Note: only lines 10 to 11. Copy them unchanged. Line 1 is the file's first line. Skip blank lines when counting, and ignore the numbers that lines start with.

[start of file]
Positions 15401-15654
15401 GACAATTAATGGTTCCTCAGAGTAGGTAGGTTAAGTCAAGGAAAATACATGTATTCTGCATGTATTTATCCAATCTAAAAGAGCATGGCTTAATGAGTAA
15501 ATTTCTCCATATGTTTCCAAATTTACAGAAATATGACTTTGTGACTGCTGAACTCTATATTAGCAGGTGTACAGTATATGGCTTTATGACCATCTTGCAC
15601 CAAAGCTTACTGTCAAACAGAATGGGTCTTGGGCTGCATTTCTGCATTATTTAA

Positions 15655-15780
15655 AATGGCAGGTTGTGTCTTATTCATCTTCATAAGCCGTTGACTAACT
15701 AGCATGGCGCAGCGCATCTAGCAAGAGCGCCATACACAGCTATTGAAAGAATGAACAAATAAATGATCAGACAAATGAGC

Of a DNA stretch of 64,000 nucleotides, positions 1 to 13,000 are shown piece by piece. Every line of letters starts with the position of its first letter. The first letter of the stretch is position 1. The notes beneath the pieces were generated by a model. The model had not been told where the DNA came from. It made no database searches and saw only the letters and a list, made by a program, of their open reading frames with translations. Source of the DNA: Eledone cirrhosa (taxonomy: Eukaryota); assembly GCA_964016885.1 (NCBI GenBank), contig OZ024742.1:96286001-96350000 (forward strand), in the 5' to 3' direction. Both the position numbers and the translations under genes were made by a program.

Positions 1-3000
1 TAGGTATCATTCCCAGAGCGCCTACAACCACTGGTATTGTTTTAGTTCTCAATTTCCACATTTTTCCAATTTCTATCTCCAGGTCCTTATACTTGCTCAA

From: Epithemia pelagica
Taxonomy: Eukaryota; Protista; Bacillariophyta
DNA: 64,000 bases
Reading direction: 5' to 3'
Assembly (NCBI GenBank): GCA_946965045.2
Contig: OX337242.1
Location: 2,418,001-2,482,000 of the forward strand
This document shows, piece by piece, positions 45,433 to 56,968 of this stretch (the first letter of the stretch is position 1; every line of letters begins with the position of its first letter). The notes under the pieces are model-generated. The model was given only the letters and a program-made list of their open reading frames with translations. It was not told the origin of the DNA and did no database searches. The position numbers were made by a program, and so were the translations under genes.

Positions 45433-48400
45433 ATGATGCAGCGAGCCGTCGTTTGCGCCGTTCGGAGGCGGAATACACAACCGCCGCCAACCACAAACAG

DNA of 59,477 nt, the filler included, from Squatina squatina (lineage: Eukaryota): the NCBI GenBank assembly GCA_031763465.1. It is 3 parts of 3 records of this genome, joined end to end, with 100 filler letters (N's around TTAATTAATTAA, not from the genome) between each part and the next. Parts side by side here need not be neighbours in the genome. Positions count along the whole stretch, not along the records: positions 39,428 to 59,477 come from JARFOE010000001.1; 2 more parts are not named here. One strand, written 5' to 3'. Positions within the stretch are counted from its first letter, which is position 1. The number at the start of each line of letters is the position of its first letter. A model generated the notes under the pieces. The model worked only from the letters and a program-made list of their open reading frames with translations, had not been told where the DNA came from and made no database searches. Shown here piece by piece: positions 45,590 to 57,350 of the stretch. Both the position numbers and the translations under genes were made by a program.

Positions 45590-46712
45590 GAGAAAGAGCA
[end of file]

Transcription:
1 TAGGTATCATTCCCAGAGCGCCTACAACCACTGGTATTGTTTTAGTTCTCAATTTCCACATTTTTCCAATTTCTATCTCCAGGTCCTTATACTTGCTCAA

From: Epithemia pelagica